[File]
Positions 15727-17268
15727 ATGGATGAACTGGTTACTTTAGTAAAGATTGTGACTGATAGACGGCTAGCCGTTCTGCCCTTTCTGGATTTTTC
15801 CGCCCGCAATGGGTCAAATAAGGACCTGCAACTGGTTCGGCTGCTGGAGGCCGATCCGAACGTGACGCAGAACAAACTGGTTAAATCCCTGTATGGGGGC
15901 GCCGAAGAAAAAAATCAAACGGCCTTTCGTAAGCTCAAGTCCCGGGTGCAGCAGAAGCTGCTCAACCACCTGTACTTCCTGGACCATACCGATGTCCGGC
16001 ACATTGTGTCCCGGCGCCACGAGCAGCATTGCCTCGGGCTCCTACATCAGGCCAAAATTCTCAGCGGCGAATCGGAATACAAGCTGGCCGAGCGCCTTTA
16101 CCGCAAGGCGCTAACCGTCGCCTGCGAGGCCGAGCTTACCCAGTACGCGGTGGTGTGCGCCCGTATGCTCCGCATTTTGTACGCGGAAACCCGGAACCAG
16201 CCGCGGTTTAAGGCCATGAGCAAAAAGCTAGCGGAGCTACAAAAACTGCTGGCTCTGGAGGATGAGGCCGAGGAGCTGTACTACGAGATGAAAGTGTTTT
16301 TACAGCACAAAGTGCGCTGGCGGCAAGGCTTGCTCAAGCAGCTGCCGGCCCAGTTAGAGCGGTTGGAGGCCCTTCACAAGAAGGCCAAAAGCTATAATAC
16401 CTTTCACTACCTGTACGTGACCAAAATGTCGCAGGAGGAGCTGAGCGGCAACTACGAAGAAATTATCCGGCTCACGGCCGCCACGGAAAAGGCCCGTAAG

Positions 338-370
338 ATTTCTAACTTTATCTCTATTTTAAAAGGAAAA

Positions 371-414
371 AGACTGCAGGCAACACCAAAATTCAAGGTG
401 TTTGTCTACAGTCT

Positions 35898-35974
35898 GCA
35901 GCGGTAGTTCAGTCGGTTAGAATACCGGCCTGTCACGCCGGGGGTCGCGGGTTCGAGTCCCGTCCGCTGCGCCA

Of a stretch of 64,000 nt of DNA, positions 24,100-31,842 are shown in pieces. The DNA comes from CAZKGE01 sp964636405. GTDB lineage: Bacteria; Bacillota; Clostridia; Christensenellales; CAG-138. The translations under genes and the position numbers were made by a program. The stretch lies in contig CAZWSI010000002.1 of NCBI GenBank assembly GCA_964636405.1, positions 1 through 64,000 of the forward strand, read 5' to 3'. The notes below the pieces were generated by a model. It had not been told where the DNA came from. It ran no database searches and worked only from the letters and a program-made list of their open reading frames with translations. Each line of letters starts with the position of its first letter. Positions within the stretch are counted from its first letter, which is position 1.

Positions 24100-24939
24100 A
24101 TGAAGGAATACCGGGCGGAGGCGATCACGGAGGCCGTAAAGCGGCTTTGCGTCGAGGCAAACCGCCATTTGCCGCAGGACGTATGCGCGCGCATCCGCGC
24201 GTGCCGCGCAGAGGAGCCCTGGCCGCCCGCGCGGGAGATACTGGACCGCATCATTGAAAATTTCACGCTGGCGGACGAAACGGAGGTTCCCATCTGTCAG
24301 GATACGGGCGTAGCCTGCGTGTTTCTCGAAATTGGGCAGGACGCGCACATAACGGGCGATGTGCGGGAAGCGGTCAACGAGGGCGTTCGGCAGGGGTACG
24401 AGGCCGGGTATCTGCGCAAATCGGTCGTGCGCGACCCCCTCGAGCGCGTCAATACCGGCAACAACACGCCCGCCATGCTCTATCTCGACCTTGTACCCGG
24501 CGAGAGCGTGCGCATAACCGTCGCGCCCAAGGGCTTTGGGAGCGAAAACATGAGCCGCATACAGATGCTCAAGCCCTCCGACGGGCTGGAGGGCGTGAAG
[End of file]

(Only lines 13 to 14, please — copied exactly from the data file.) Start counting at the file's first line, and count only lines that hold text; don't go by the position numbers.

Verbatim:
371 AGACTGCAGGCAACACCAAAATTCAAGGTG
401 TTTGTCTACAGTCT